the money at stake, new and increasingly sophisticated hackers are coming onto the scene. A
frightening example of this was the recent penetration of U.S. energy company systems that could
28
be manipulated to sabotage the U.S. power grid.

Ultimately, cybersecurity needs to be an ongoing endeavor in every organization. Failure to adapt pro-
cesses and systems on a regular basis will leave an organization open to further attacks. Hackathons, war
rooms and threat modeling must become part of every business’s corporate dialect.

Securing the Digital Future | 17


Quick Take

The Next Generation of


Security-Related Technology
In our Work AHEAD framework,29 we advocated for using digital technologies
and approaches to discover and invent new markets, products and processes
to succeed in the Fourth Industrial Revolution. Likewise, R&D, innovation
and blue-sky thinking are crucial to remaining one step ahead of potential
cybersecurity threats. In this vein, blockchain and quantum computing, in years
to come, are just two of the new technologies that will upend the cybersecurity
protocols of many organizations.

The exponential jump in processing power30 that quantum computing will


usher in will make current encryption methods, such as PKI, obsolete. This
type of cryptography is arguably secure against computing power available
today, but with quantum computing, which can use quantum bits31 to calculate
at an exponentially faster rate than binary-processing computers today, this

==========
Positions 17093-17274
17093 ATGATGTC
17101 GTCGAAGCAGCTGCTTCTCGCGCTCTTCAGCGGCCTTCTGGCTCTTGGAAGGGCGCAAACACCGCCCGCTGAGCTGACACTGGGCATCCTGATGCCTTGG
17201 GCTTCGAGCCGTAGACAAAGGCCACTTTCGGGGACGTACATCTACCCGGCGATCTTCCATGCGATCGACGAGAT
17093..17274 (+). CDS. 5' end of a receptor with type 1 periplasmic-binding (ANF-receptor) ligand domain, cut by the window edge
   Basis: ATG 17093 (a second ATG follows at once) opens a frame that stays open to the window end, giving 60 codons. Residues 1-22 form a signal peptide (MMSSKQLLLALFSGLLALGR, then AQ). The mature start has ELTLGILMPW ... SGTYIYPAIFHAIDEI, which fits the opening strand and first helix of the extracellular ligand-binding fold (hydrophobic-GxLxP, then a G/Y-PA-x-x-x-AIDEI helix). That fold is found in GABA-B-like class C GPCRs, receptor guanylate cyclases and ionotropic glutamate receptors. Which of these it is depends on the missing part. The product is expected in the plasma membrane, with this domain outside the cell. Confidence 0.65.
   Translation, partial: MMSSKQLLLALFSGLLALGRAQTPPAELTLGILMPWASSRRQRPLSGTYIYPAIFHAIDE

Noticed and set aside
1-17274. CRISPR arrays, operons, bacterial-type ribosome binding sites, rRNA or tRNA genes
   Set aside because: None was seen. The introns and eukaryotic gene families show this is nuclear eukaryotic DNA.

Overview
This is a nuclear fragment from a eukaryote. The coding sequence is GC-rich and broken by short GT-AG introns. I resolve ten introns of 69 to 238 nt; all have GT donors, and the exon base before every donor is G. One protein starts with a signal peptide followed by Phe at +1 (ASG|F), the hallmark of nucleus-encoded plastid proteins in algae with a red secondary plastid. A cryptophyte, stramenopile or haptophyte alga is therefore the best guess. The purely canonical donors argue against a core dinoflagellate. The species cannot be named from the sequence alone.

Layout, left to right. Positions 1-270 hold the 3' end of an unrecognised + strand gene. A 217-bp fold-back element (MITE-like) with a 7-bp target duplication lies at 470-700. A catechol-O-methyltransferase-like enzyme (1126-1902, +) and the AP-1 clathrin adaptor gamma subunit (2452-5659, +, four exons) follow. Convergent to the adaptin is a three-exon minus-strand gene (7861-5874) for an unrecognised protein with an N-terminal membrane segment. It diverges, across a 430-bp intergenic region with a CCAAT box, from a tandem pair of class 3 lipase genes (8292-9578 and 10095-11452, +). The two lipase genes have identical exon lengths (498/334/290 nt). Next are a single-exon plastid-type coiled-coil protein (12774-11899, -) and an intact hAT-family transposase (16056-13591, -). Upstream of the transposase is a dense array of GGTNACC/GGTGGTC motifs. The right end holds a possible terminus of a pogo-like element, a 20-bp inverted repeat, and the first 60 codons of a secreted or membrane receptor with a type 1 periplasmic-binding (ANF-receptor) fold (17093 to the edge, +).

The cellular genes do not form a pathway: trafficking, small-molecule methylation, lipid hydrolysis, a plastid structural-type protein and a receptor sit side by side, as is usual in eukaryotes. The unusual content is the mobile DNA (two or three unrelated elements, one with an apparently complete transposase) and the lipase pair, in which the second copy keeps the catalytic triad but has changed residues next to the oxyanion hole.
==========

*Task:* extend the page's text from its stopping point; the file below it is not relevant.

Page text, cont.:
type of encryption suddenly accounts for very little.32 Therefore, any hacker
armed with this technology would be able to wreak havoc on both national and
organizational security with impunity.

However, with quantum computing, the opportunity to develop new encryption


methods becomes a reality, and with the early-stage prohibitive cost of these
machines (estimated at $15 million33), it’s more than likely that organizations
will have them before hackers.

Although the likelihood of seeing a quantum computer in your server room is


a long way off (with the standard consensus being around 2040), businesses
such as Microsoft,34 D-Wave,35 IBM36 and Google37 are investing heavily in
this technology today, with the goal of overcoming substantial challenges to
making it work practically.

Closer on the horizon, blockchain technology is set to reinforce organizations’


defenses significantly, particularly with the technology’s capabilities in the areas

18 | Securing the Digital Future


of transparency and immutability. For example, traditional methods of software
integrity verification using checksums can be replaced with blockchain to
establish an entire genealogy of every change to a software download, patch,
firmware, installer, etc. Because of this capability, integrity attacks such as
certificate stealing will be ineffective.

Utilizing a decentralized ledger, peer-to-peer transactions on a blockchain


network no longer require dependency on a trusted third-party. Existing
systems can be made faster and more resilient by moving from one or two
centralized methods of attestation to N-number of factors distributed across
many nodes.

For example, blockchain has the potential to remove one of the most fragile
of hacker targets: passwords. Today, companies such as Guardtime38 and
REMME39 are using blockchain to create a keyless signature infrastructure –